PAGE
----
The UK is a country passionate about speed, and its brilliant engineers have produced some of the world’s most iconic cars, such as the Mini, Rolls-Royce, Jaguar, Aston Martin and McLaren.
The country’s automobile industry, however, is in frank decline and in 2022 recorded the lowest number of cars produced since 1956.
According to the Society of Vehicle Manufacturers and Dealers (SMMT), the UK produced just 775,014 cars last year. For comparison purposes, Brazil manufactured 2.37 million vehicles in 2022.
Part of the drop is linked to the lack of microchips for the industry and the rising cost of living in the country and in Europe as a whole, which has reduced demand.
But SMMT representatives also blame the government for, according to them, not having a strategy to make the country more competitive in the sector.
For its part, the British government responds with generalities. A spokesman said the country’s management was determined to ensure the UK remains a global hub for car manufacturing.
The decline of British industry as a whole and of the automobile industry in particular has been slow and gradual.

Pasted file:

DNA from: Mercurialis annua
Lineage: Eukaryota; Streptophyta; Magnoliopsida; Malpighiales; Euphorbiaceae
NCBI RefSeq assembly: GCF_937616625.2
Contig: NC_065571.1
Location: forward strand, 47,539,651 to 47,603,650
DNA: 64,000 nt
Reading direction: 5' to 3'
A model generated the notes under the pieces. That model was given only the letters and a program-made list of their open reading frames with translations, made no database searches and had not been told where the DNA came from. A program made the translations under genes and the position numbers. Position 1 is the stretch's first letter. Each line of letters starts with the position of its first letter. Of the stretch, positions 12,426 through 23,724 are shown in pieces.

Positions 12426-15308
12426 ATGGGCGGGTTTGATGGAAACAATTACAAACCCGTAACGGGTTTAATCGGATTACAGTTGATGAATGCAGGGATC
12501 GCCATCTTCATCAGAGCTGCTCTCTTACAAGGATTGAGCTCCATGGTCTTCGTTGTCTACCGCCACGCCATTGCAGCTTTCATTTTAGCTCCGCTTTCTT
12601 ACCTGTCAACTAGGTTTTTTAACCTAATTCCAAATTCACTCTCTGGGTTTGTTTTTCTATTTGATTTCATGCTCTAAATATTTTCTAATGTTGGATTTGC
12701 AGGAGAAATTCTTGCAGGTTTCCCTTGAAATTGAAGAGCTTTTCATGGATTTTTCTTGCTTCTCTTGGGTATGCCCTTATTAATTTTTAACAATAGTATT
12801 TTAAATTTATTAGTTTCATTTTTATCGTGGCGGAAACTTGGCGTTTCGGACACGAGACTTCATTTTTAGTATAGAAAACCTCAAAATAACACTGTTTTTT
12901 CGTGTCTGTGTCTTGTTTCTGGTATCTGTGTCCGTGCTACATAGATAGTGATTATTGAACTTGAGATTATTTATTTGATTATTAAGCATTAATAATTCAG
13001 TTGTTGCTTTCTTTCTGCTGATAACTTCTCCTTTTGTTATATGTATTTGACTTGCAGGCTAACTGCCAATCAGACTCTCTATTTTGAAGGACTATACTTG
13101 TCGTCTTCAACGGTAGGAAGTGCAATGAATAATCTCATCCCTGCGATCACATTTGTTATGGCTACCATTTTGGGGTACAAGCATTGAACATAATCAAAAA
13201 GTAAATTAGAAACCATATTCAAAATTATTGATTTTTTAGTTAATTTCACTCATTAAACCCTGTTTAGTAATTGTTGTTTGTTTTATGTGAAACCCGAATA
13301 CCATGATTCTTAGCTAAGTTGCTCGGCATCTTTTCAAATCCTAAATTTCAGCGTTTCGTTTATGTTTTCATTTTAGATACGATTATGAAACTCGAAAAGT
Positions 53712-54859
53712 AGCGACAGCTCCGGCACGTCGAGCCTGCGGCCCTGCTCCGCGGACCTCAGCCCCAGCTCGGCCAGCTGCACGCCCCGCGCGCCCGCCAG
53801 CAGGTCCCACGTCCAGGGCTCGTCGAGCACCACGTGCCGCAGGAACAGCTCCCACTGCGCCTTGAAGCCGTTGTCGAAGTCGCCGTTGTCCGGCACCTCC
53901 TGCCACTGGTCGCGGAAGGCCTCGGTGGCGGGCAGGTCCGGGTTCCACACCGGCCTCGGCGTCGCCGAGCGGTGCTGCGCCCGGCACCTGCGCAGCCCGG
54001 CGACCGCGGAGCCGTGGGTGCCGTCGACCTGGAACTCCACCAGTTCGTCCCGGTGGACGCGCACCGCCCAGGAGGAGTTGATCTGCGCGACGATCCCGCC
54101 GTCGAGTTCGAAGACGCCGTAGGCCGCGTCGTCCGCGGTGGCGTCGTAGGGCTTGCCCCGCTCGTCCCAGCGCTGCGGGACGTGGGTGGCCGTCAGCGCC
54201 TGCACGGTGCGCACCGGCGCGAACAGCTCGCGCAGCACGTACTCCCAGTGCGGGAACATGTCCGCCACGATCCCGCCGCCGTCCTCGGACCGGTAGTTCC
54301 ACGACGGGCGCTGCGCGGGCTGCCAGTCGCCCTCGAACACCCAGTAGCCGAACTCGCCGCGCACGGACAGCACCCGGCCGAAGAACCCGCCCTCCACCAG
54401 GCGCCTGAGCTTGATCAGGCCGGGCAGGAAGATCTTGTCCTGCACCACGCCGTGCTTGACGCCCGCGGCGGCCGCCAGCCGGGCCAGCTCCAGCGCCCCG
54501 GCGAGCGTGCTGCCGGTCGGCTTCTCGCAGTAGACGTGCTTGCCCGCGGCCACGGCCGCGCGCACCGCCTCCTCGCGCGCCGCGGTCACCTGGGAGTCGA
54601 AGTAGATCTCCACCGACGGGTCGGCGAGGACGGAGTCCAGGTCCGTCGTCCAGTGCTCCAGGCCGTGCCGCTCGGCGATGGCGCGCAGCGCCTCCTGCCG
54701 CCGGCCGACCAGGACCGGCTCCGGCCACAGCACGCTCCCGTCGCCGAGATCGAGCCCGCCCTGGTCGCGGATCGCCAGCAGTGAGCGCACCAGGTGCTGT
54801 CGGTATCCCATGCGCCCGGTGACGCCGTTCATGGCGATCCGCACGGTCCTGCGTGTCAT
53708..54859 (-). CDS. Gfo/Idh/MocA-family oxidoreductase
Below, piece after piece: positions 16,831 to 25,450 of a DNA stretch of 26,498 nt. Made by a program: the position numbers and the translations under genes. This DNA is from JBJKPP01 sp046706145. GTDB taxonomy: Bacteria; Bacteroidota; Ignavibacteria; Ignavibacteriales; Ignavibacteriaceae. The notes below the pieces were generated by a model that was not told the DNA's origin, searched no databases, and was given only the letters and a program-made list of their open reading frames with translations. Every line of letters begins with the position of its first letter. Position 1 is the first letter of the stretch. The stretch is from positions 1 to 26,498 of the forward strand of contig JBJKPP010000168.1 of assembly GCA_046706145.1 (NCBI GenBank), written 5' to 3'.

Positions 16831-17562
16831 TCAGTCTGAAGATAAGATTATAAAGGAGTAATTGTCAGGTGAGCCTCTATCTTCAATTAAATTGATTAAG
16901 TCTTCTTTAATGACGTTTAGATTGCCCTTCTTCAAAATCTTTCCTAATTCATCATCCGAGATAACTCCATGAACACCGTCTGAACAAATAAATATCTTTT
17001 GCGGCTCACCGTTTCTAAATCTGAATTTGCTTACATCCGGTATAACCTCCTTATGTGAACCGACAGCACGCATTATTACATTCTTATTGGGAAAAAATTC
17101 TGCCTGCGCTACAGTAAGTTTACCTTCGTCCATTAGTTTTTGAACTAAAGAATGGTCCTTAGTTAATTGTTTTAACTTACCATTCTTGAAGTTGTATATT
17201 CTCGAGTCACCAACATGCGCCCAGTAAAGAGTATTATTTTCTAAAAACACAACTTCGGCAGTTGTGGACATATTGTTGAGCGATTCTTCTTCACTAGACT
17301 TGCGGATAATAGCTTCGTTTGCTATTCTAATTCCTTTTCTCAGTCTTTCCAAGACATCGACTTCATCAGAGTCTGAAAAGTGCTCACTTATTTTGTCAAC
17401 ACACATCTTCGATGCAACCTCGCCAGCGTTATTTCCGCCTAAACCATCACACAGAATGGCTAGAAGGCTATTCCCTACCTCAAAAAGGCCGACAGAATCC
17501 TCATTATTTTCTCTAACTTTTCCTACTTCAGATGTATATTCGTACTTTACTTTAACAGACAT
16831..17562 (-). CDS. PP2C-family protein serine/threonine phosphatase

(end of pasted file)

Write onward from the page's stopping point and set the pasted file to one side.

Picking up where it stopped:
The UK became the second largest producer and exporter of vehicles in the world in the 1950s and 1960s.
Its cars, especially luxury and sports cars, gained notoriety for their design, comfort and speed. The country even had a great performance in important competitions such as Formula-1.
But since the 1990s, the sector has been facing difficulties.
Production costs in the UK are very high and competition is growing in other countries, taking capital that could be invested in British industry.
To make matters worse for Britons in the sector, several of the country’s biggest vehicle brands have been sold to foreigners over the years. As are the cases of the Mini and Rolls-Royce (which today belong to the German BMW), Jaguar and Land Rover (owned by the Indian group Tata) and Bentley (bought by Volkswagen).
SMMT leaders say that the country would only get back to the mark of more than one million cars produced in 2025.
And even then, only if the government adopts some form of subsidy or incentive for the sector. But that doesn’t seem to be very likely at the moment, much to the chagrin of “British car” lovers.
Source: CNN Brasil
I am an experienced journalist, writer, and editor with a passion for finance and business news. I have been working in the journalism field for over 6 years, covering a variety of topics from finance to technology. As an author at World Stock Market, I specialize in finance business-related topics.